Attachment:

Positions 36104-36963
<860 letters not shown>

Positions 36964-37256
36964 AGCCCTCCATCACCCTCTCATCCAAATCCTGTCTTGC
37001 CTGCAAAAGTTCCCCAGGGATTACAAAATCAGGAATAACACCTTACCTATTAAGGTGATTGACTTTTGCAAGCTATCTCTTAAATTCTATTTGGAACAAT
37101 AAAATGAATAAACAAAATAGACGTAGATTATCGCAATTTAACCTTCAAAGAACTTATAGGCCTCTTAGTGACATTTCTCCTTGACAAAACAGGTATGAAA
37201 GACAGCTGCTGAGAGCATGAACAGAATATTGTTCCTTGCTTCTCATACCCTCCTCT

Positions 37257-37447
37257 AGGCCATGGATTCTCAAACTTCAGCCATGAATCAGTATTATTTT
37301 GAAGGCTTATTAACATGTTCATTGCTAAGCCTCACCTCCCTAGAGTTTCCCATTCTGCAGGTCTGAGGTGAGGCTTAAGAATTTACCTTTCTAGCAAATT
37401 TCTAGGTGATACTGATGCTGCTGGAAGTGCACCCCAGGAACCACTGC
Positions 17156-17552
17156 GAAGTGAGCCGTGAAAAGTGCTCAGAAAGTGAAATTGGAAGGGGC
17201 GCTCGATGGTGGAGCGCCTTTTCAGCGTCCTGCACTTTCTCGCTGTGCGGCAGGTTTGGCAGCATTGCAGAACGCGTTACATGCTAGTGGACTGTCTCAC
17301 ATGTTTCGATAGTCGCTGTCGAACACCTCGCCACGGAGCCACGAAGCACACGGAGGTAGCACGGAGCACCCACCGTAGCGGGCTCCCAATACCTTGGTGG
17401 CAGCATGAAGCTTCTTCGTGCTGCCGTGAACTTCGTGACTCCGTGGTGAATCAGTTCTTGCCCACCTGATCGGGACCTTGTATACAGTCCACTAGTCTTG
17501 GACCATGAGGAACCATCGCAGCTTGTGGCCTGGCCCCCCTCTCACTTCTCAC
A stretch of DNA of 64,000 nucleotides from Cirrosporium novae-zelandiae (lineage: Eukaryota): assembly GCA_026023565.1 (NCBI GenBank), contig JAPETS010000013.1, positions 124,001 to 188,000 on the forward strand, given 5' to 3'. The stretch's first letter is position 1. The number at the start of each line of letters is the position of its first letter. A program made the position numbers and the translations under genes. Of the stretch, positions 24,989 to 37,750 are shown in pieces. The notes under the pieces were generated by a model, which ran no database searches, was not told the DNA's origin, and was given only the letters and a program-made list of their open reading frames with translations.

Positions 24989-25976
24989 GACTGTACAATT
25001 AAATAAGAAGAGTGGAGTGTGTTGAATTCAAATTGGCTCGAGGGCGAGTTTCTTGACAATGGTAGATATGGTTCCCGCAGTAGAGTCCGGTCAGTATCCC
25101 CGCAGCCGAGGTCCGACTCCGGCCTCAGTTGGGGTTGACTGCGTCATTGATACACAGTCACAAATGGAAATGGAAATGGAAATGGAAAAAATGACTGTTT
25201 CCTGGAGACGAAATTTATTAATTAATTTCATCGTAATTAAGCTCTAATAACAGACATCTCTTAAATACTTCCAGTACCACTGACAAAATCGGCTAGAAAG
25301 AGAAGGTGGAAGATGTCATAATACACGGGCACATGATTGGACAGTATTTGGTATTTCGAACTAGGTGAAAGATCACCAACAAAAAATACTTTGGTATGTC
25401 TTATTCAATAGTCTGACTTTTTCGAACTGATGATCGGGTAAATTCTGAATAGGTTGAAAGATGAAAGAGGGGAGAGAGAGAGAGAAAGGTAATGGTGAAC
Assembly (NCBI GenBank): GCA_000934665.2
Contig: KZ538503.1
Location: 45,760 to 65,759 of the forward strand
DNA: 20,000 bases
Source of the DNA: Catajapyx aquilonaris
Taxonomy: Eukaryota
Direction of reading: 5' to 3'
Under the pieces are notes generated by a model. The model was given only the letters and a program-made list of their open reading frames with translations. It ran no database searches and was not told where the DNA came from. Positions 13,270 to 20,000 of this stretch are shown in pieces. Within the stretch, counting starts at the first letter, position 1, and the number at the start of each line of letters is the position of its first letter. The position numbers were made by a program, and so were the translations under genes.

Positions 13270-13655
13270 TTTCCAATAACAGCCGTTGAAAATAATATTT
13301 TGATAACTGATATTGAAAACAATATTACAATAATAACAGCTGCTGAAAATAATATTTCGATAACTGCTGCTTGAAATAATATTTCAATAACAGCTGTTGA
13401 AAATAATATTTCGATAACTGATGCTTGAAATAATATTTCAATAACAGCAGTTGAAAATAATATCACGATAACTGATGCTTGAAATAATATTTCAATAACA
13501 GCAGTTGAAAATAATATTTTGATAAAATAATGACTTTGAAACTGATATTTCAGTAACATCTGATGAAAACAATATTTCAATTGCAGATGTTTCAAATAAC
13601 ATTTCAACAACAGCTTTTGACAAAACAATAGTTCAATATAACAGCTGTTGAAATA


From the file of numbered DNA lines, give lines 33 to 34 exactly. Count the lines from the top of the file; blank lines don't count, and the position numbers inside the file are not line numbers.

Under the pieces are notes generated by a model. The model was given only the letters and a program-made list of their open reading frames with translations. It ran no database searches and was not told where the DNA came from. Positions 13,270 to 20,000 of this stretch are shown in pieces. Within the stretch, counting starts at the first letter, position 1, and the number at the start of each line of letters is the position of its first letter. The position numbers were made by a program, and so were the translations under genes.

Positions 13270-13655